Pigeon Breeding Now A Thing In Cuba

At a pigeon coop across the street from Josue Gutierrez in historic Old Havana, Erislandy Reyes, 41, lets one of his pigeons loose to fly around the neighborhood. On the rooftops of old buildings In Havana, Cuba, a secret world lies in the air. High above the tourists and old cars, laundry flies in the wind and people live in makeshift shacks and tend to pigeons. (Sarah L. Voisin/The Washington Post via Getty Images)

HAVANA, Cuba, May 27, 2021 (Reuters) – From a building facing Havana’s iconic Malecon waterfront, pigeon keepers crane out of a window, intently watching the grey birds take flight.

Mostly staying indoors due to the country’s worst outbreak of COVID-19 since the coronavirus pandemic began in March last year, Cubans are increasingly breeding pigeons as a form of escape.

“You can’t leave the house”, said Pedro Marrero, president of the Seductive Pigeon Promotion Club, a group of people who love the birds and rear them as a hobby.

“We are locked inside. Everything is restricted and we have one place to escape, which is the roof. We go up to the roof, we have our animals and we have a good time there,” he said.

Marrero, 53, says it relaxes him to catch and train pigeons on his Havana rooftop, where he gets to disconnect from the stresses of the pandemic and enjoy the graceful flight of his birds.

The newly passed Animal Welfare Law states there are no limits to breeding the birds “as long as the hygienic, sanitary and welfare requirements that the species requires are met”, according to the Cuban Ministry of Agriculture.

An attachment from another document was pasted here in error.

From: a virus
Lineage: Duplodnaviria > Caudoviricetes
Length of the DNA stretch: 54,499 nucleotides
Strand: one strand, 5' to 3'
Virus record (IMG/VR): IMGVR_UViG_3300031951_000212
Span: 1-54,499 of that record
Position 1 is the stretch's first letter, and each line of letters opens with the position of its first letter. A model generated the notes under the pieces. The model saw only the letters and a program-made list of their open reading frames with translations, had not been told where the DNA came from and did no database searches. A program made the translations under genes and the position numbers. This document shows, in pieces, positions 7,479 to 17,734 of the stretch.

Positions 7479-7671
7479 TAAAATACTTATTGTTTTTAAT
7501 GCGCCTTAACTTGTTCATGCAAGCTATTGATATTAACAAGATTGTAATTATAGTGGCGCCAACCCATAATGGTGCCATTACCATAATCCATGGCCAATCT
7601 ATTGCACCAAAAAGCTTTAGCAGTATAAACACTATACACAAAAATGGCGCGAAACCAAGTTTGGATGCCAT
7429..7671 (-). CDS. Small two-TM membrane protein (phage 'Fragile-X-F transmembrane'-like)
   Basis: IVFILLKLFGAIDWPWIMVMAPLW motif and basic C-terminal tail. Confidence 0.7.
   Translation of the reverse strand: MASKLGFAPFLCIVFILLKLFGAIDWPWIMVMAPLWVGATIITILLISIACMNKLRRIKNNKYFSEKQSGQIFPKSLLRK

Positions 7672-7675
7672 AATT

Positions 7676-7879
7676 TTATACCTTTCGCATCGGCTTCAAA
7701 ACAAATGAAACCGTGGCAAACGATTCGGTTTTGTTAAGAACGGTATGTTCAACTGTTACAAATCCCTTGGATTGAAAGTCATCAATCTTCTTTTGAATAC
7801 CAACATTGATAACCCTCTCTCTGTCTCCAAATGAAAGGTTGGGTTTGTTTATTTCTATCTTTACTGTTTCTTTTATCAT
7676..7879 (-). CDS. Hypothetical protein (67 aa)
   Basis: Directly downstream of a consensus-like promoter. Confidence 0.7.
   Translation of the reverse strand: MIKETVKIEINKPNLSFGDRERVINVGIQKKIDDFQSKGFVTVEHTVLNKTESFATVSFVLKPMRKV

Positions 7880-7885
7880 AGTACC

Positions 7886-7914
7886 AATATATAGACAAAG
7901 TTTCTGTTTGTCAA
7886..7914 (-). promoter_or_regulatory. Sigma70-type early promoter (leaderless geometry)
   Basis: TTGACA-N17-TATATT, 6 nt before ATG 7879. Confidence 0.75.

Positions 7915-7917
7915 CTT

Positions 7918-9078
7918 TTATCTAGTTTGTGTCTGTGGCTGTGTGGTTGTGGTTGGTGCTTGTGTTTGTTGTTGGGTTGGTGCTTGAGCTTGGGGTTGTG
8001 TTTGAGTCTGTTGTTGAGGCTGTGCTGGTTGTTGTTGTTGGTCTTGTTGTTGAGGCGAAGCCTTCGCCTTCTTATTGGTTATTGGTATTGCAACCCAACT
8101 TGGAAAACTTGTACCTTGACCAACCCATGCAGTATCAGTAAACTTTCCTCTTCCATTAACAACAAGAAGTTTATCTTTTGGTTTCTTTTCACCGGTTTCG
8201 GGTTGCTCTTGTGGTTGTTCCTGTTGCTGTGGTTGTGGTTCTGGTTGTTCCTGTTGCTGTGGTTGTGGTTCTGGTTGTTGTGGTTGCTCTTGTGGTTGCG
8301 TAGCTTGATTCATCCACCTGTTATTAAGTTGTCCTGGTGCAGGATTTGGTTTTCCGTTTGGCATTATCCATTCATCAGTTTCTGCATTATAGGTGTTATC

Pigeons are also sold at the market and used in Santeria ceremonies. The priests of the ritual-filled, Afro-Cuban religion say pigeons are in high demand by their clients.

Despite health and safety restrictions, Cuba has seen a rise in COVID-19 cases as the government opened its borders. So far in May, 29,006 people were reported to have COVID-19 with a daily average of 1,160 being admitted to hospital and 258 deaths, up from 229 deaths in April, according to official figures.

Up on the roofs, pigeon breeders get a thrill from watching the animals vie in the air to capture prey.

“To see your pigeon compete against other neighbourhood pigeons, so it may bring the prey to your house … that’s the greatest experience a pigeon keeper can have,” said Leonisbel Santana, 35.

Yet others simply have an affinity with the cooing birds.

“I feel love for them,” said Yosbany de La Rosa, also 35.

(Reporting by Rodrigo Gutierrez; Editing by Diane Craft and Karishma Singh)